Fire Friday: LA Chocolate: Sweetly Medicated

The first cannabis pain medication I ever used were little candy rosettes made of infused dark chocolate, made for me by a farmer/chef in Humboldt County prior to elbow surgery. Needless to say, the Vicodin prescribed post-surgery was not necessary.

Since then I’ve used cannabis to put breast cancer into remission and have replaced up to ten prescription meds for various ailments by ingesting.

Covering several states in the U.S. for magazines, medicating can be challenging. And while Colorado is presenting with more medicinal-type products within its recreational isles, if I’m only allowed to shop with those looking to party, I must be creative.

A few squares of chocolate (depending on milligrams within dose) with a cup of tea at night is all that’s needed to help me fall asleep and keep inflammation and subsequent pain at bay.

If you are looking to ingest in lieu of smoking, the mantra is “Start low, go slow.” Pay attention to the amount of milligrams of activated THC in the product. Ten percent activated THC is a good place to start, and many chocolate bars are divided into 10 milligram doses. Instructions should be followed, and waiting anywhere from 40 to 90 minutes before taking another, if needed, is the norm.

Fine print: Mixing infused edibles with alcohol can heighten paranoia, stomach upset, central-nervous system jitters, and cause heart-palpitations. Cannabis will not stop your heart. Lay down and go to sleep.

If you present to the emergency room they will only give you valium to induce sleep and calm the central nervous system.

Something Chocolate

Mitch Koulouris’ mainstream career ended when he sold Digital Music Group, Inc. to Sony Music for just under 50 million. He had worked in-house at Tower Records, developing its first sales and inventory tracking system; formed a tech-publishing company, and created numerous publications for software developers, such as Microsoft and Oracle.

During this hi-tech time Koulouris said he needed a hobby to take his mind off daily pressures, and literally woke up one morning telling himself, “Make some chocolate.”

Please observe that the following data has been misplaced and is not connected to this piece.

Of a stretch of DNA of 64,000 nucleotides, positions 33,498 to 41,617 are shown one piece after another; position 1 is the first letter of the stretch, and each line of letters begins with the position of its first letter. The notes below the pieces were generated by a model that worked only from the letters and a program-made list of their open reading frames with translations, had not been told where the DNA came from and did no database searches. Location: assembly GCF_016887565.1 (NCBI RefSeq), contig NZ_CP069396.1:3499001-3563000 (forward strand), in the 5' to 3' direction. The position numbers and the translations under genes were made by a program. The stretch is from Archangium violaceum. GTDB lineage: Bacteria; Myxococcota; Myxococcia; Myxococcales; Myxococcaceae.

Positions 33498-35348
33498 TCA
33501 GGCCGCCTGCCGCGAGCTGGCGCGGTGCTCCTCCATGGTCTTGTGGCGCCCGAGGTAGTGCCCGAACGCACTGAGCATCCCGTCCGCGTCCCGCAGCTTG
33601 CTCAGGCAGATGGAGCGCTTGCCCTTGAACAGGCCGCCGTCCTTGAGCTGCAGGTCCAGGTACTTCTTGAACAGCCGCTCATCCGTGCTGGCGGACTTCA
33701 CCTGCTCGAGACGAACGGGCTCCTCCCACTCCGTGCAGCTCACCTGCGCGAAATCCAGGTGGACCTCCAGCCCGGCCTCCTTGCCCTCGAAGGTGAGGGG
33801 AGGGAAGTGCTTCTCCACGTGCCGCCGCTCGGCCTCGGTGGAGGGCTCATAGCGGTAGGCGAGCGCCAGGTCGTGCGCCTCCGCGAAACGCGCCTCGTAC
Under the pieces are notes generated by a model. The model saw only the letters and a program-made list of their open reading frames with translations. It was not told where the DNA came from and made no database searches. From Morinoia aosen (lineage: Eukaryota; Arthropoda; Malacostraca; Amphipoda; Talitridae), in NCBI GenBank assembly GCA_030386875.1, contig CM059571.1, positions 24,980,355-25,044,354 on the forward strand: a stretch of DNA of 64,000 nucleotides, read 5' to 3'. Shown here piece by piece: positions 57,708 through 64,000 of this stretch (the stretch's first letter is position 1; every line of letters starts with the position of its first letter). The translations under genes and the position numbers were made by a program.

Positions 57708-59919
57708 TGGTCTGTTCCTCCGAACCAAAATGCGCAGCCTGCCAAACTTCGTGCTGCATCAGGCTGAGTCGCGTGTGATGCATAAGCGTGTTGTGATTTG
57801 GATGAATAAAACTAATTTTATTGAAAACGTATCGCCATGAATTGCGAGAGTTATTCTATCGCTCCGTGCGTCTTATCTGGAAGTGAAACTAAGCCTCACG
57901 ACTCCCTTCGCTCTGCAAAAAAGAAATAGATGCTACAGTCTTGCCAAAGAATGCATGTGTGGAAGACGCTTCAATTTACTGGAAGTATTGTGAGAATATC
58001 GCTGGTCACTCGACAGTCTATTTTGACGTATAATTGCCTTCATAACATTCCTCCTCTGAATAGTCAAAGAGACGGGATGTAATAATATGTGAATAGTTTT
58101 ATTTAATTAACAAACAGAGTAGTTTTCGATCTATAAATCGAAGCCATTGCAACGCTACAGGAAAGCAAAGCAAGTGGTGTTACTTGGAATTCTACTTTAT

When the muse calls you must listen.

“I began experimenting with recipes and formulas, finally developing a killer recipe for dark, milk, and white chocolate,” he explained. “My friends liked it so much they encouraged me to sell it.
After literally years of encouragement, then having the funds and time to actually create a chocolate company, Koulouris said he combined his passions of chocolate, music and cannabis, with “Something Chocolate.”

Koulouris began infusing his all-natural Belgian chocolate truffle with cannabis and the magic began.

Packaging is derived from his love of music, with title tracks complimenting the goodness inside.

“Back in Black, Dark Side of the Moon, and Grunge – each flavor is named after and inspired by a song,” he shared. “For example, Black Betty is a dark chocolate with a hazelnut filling; Comfortably Numb is dark chocolate with peanut butter.”
Each package is designed with the sentimentality of rock and roll’s past, with art reminiscent of album liners, where the bands stories in song were once told.

“We call the boxes The 420 Box,as it contains four, 20 milligram truffles,” Koulouris said. “Future plans include new lines, such as Psychedelic 60s, and Totally Tubular 80s.”

The future looks sweet for California patients, and Koulouris said he has plans to license his brand in more retail shops and other states as opportunities arise.

For more information visit its Facebook page: www.facebook.com/ImagineChocolate

To Whom It May

A back injury in 2013 had Tomer Grassiany looking at different medicating options with cannabis. Workshops in making infusions for edibles, given by The Art of Edibles in Los Angeles, taught him its hand-processing process that excludes the use of butane, chemicals or heavy machinery in making cannabis oil.

“Organic cannabis flowers are pressed with organic coconut oil, which is then distilled twice for maximum purity and flavor,” Grassiany explained. “We launched with four flavors, dressed to impress as unforgettable characters.”

Dosing begins at a low 2.5 milligrams per piece, with other pieces ranging from 5 to 15 milligrams. The company also offers mixed boxes of medicated and non-medicated chocolates.

“The tiered dosing approach eliminates the need to ingest half or, in some cases, one quarter of an edible; it also gives you the freedom to individualize a desired dose,” Grassiany offered.

“Vivienne” is flavored with cherries and cayenne. Like the other cast of characters within Grassiany’s chocolates, she comes with a little poem…

Her voice red wine,

Her cheeks like cherries,

She is a Goddess.

Eccentric. Gushing.

She is honey.

She is cocoa.

“To Love is to Melt,” she coos,
As her cheetah circles the stage.

“Ralph” is flavored with hazelnut butter and raw honey; “Myra,” Grassiany said, “… gives us the dish on a boozy bon bon that blends the hum of hazelnuts with a boom of brandy and chorus of cocoa.”
To Whom it May can be ordered online via its web site, www.towhomitmaychocolates.com

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